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The association of tooth wear with sociality of free-ranging male koalas (Phascolarctos cinereus Goldfuss)

Logan, M & Sanson, GD 2002, Australian Journal of Zoology, vol. 50, no. 1, pp. 621–626.

This study found that tooth wear is associated with the reproductive efforts of male koalas. Koalas with very low and high tooth wear were found to have decreased reproductive efforts, while koalas with intermediate tooth wear were found to exert higher reproductive effort.

  Reproductive effort by the male koalas observed in this study was quantified as the number of trees used per koala and amount of time spent bellowing by each koala. These variables are associated with reproductive effort because koalas are thought to maintain their dominance by marking both feeding and non-feeding trees with their scents and bellowing territorially, behaviours which reflect a koala’s level of dominance and reproductive effort by extension. Individuals with low and medium tooth wear were observed spending more time bellowing and using more trees per day for non-feeding activities than those males with very low or high tooth wear. By contrast, the koalas with high tooth wear were not observed using trees other than those accessed for feeding. If age and level of tooth wear in koalas are correlated, the relationship between age and sociality in male koalas thus appears to be U-shaped rather than linear.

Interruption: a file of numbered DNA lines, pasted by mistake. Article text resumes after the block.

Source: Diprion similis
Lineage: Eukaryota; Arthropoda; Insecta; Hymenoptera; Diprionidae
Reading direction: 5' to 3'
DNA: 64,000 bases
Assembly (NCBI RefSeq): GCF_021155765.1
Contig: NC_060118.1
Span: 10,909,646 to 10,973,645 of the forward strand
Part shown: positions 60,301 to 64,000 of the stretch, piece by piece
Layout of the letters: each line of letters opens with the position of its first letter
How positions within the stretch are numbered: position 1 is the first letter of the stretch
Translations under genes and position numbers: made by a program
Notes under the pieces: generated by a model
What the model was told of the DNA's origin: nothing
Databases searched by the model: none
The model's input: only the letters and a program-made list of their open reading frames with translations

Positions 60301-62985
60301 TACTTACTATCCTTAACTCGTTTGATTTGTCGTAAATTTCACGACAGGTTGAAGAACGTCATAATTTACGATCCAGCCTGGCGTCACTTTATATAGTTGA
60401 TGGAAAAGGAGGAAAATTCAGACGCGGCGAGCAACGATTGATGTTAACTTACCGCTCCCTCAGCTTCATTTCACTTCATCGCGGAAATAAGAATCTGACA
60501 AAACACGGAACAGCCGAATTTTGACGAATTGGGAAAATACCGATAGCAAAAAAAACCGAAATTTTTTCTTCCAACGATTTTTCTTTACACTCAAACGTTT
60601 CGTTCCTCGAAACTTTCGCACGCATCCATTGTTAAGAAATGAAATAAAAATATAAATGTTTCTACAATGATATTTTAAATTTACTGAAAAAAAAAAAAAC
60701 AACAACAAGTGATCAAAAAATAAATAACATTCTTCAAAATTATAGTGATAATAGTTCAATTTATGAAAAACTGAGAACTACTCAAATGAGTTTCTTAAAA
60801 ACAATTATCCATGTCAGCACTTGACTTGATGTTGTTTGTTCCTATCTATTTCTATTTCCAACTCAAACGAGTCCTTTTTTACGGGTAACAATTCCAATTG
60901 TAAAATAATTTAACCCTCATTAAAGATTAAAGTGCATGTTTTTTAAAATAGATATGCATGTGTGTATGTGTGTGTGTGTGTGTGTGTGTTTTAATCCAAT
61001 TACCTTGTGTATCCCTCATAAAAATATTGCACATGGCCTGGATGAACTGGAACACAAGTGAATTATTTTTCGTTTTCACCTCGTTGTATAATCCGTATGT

In animal reproduction, reproductive effort can be explained to some extent by a cost-benefit ratio that is associated with age. For younger koalas, reproductive risks are initially high but later decrease as their ability to compete increases. In this study, koalas with very low degrees of tooth wear were most likely younger; thus, the potential costs of reproduction likely outweigh the benefits. As a result, reproductive effort for these young koalas was low. Similarly, individuals with high tooth wear may compensate their reduced energy intake as a result of the increased energy requirement for feeding with reduced reproductive effort. Koalas with low-to-medium tooth wear, on the other hand, were likely to be more skilled competitors than young males, and hence the benefits of reproduction begin to outweigh the costs, resulting in higher reproductive effort.

  While the authors of this study recognise that its results came from only a select few individuals studied, they suggest that its findings serve as an indicator of the potential limitations tooth wear may impose on sociality and reproductive output in other wild koala populations. The results of this study contribute to our understandings of the biological processes that affect koalas at the individual and population levels.

 

Summarised by Millie Thng

 

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